I've written every day for the last 219 days, and I've only missed two days in the last 365! What I learned from the data was that I could write 500 words in 20 minutes. I usually have 20 minutes in a day to write, often after getting my kids ready for bed. The words add up. In a year since I started this, I've written over 310,000 words. And since every day of writing is practice, I think I'm getting better. My sales of nonfiction and short fiction have been increasing in the last year. (Of course, this could also be due to the increased output.) But I think learning from the data played a vital role in teaching me that I didn't need long periods of time to write; that in my current circumstances, writing a little bit every day works much better.
What do you listen to while you work?
If I'm at the day job, writing code, I often listen to Sirius XM 70s on 7 or '80s on 8, depending on my mood. When I'm writing fiction, I prefer silence.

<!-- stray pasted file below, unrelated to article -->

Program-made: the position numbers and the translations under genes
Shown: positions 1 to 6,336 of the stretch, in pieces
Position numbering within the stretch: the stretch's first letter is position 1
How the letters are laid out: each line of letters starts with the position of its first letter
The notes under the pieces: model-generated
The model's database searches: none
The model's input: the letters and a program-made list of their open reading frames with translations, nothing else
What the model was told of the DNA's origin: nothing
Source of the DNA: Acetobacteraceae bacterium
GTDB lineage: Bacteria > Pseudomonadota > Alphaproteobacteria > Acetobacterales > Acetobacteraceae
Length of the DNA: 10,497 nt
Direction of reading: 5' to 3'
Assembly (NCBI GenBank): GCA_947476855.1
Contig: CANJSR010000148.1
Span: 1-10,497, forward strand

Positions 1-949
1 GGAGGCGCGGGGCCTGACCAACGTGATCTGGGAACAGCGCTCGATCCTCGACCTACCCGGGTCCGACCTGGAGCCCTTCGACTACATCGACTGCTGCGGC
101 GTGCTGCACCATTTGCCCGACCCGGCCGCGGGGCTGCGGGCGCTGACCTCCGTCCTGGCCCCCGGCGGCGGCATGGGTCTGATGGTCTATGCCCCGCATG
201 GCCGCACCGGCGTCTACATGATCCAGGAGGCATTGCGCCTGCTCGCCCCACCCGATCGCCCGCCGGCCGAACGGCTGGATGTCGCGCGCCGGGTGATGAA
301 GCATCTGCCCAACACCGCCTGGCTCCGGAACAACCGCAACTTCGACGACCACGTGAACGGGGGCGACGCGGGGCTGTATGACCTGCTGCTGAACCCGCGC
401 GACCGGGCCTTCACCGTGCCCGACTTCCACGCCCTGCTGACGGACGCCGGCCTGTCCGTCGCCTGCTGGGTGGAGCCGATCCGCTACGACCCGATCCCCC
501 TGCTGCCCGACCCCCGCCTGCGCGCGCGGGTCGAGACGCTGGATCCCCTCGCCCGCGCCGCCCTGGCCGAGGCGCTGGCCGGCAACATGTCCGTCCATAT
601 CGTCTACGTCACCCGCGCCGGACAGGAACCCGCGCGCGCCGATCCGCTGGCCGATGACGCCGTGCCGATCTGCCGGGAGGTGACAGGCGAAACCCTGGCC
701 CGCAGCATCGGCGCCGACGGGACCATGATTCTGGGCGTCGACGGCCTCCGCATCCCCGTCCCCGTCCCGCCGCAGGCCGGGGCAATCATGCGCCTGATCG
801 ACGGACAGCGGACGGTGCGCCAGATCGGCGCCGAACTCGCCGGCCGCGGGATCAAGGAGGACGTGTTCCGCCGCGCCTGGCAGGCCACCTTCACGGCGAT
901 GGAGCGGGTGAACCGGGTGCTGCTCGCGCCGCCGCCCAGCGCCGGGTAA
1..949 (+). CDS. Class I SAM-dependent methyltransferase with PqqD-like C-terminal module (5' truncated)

What are you currently reading?
I'm currently reading George Washington: A Life by Ron Chernow. It was timely, too, since we just took our kids to Mount Vernon, which isn't far from our home. It made for a nice intersection of reading history and seeing it. I try to mix fiction and nonfiction reading. I write a regular book review column for one of the science fiction magazines and so I probably read a dozen books a year for that column. But my interests are wide and varied and the pendulum swings back and forth between fiction and nonfiction. Of course, being a data hound, I have a list of everything I have read since 1996. The list is up to 561 books.